R Language data.table Writing code compatible with both data.frame and data.table


Example

Differences in subsetting syntax

A data.table is one of several two-dimensional data structures available in R, besides data.frame, matrix and (2D) array. All of these classes use a very similar but not identical syntax for subsetting, the A[rows, cols] schema.

Consider the following data stored in a matrix, a data.frame and a data.table:

ma <- matrix(rnorm(12), nrow=4, dimnames=list(letters[1:4], c('X', 'Y', 'Z')))
df <- as.data.frame(ma)
dt <- as.data.table(ma)

ma[2:3]  #---> returns the 2nd and 3rd items, as if 'ma' were a vector (because it is!)
df[2:3]  #---> returns the 2nd and 3rd columns
dt[2:3]  #---> returns the 2nd and 3rd rows!

If you want to be sure of what will be returned, it is better to be explicit.

To get specific rows, just add a comma after the range:

ma[2:3, ]  # \
df[2:3, ]  #  }---> returns the 2nd and 3rd rows
dt[2:3, ]  # /

But, if you want to subset columns, some cases are interpreted differently. All three can be subset the same way with integer or character indices not stored in a variable.

ma[, 2:3]          #  \
df[, 2:3]          #   \
dt[, 2:3]          #    }---> returns the 2nd and 3rd columns
ma[, c("Y", "Z")]  #   /
df[, c("Y", "Z")]  #  /
dt[, c("Y", "Z")]  # /

However, they differ for unquoted variable names

mycols <- 2:3
ma[, mycols]                # \
df[, mycols]                #  }---> returns the 2nd and 3rd columns
dt[, mycols, with = FALSE]  # /

dt[, mycols]                # ---> Raises an error

In the last case, mycols is evaluated as the name of a column. Because dt cannot find a column named mycols, an error is raised.

Note: For versions of the data.table package priorto 1.9.8, this behavior was slightly different. Anything in the column index would have been evaluated using dt as an environment. So both dt[, 2:3] and dt[, mycols] would return the vector 2:3. No error would be raised for the second case, because the variable mycols does exist in the parent environment.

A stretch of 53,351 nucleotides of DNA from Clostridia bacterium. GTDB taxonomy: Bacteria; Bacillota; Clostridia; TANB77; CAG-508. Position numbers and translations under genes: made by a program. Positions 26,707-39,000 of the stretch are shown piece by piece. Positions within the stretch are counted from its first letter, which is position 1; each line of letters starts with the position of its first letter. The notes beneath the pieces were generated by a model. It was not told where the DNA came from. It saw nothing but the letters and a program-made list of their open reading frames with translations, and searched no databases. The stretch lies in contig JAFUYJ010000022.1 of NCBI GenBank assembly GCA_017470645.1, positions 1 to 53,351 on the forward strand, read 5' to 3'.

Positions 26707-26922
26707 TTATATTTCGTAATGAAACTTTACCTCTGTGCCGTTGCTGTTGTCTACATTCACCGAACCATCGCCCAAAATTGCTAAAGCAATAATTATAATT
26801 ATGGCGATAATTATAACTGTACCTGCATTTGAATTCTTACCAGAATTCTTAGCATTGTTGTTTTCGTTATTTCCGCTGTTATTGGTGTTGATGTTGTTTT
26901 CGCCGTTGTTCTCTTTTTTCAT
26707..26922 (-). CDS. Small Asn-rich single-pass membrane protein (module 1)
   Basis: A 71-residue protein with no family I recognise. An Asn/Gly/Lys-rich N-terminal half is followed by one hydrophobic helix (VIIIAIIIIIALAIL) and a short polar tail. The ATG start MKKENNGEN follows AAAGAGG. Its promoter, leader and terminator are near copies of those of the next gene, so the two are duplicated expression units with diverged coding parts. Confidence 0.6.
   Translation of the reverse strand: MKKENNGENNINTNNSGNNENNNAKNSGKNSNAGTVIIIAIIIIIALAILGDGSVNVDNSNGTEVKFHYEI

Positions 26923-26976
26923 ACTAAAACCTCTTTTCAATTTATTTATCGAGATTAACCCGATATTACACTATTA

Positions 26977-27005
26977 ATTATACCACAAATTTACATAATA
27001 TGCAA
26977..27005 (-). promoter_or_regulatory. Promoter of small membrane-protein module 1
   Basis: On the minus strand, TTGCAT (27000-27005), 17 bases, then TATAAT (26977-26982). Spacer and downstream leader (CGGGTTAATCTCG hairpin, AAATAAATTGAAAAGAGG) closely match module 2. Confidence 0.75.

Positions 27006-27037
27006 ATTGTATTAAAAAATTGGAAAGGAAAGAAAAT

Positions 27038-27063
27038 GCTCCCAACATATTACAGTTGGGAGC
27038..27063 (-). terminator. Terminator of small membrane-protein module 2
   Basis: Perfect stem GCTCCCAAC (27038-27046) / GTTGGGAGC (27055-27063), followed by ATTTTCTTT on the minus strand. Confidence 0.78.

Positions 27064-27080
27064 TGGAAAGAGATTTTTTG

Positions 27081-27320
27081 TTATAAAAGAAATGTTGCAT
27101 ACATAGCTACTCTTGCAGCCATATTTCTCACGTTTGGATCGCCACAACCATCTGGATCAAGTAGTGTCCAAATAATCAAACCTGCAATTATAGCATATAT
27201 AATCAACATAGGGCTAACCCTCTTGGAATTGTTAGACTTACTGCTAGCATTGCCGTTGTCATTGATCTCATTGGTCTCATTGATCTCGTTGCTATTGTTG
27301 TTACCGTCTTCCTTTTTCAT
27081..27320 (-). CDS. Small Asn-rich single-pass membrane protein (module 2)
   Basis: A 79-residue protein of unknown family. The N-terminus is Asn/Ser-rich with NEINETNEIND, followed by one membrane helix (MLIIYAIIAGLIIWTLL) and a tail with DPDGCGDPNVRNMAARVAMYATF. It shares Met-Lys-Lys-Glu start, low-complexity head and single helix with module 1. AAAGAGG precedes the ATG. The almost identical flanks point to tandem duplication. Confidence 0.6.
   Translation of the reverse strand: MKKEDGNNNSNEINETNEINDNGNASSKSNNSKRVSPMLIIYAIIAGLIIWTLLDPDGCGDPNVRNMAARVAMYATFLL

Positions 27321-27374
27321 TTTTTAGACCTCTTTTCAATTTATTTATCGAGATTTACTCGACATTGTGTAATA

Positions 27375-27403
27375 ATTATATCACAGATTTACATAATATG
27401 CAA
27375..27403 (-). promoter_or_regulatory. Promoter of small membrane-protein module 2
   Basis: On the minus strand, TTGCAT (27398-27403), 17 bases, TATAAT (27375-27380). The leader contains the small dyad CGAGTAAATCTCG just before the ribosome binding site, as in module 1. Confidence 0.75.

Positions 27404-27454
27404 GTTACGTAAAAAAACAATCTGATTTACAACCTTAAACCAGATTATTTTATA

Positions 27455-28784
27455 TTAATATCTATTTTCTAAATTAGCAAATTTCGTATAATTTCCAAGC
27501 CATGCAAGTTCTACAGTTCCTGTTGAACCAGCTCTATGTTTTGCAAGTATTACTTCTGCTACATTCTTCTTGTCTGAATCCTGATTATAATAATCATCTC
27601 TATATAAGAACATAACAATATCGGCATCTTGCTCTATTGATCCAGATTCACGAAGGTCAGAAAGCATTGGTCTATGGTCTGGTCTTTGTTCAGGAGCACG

Strategies for maintaining compatibility with data.frame and data.table

There are many reasons to write code that is guaranteed to work with data.frame and data.table. Maybe you are forced to use data.frame, or you may need to share some code that you don't know how will be used. So, there are some main strategies for achieving this, in order of convenience:

  1. Use syntax that behaves the same for both classes.
  2. Use a common function that does the same thing as the shortest syntax.
  3. Force data.table to behave as data.frame (ex.: call the specific method print.data.frame).
  4. Treat them as list, which they ultimately are.
  5. Convert the table to a data.frame before doing anything (bad idea if it is a huge table).
  6. Convert the table to data.table, if dependencies are not a concern.

Subset rows. Its simple, just use the [, ] selector, with the comma:

A[1:10, ]
A[A$var > 17, ]  # A[var > 17, ] just works for data.table

Subset columns. If you want a single column, use the $ or the [[ ]] selector:

A$var
colname <- 'var'
A[[colname]]
A[[1]]

If you want a uniform way to grab more than one column, it's necessary to appeal a bit:

B <- `[.data.frame`(A, 2:4)

# We can give it a better name
select <- `[.data.frame`
B <- select(A, 2:4)
C <- select(A, c('foo', 'bar'))

Subset 'indexed' rows. While data.frame has row.names, data.table has its unique key feature. The best thing is to avoid row.names entirely and take advantage of the existing optimizations in the case of data.table when possible.

B <- A[A$var != 0, ]
# or...
B <- with(A, A[var != 0, ])  # data.table will silently index A by var before subsetting

stuff <- c('a', 'c', 'f')
C <- A[match(stuff, A$name), ]  # really worse than: setkey(A); A[stuff, ]

Get a 1-column table, get a row as a vector. These are easy with what we have seen until now:

B <- select(A, 2)    #---> a table with just the second column
C <- unlist(A[1, ])  #---> the first row as a vector (coerced if necessary)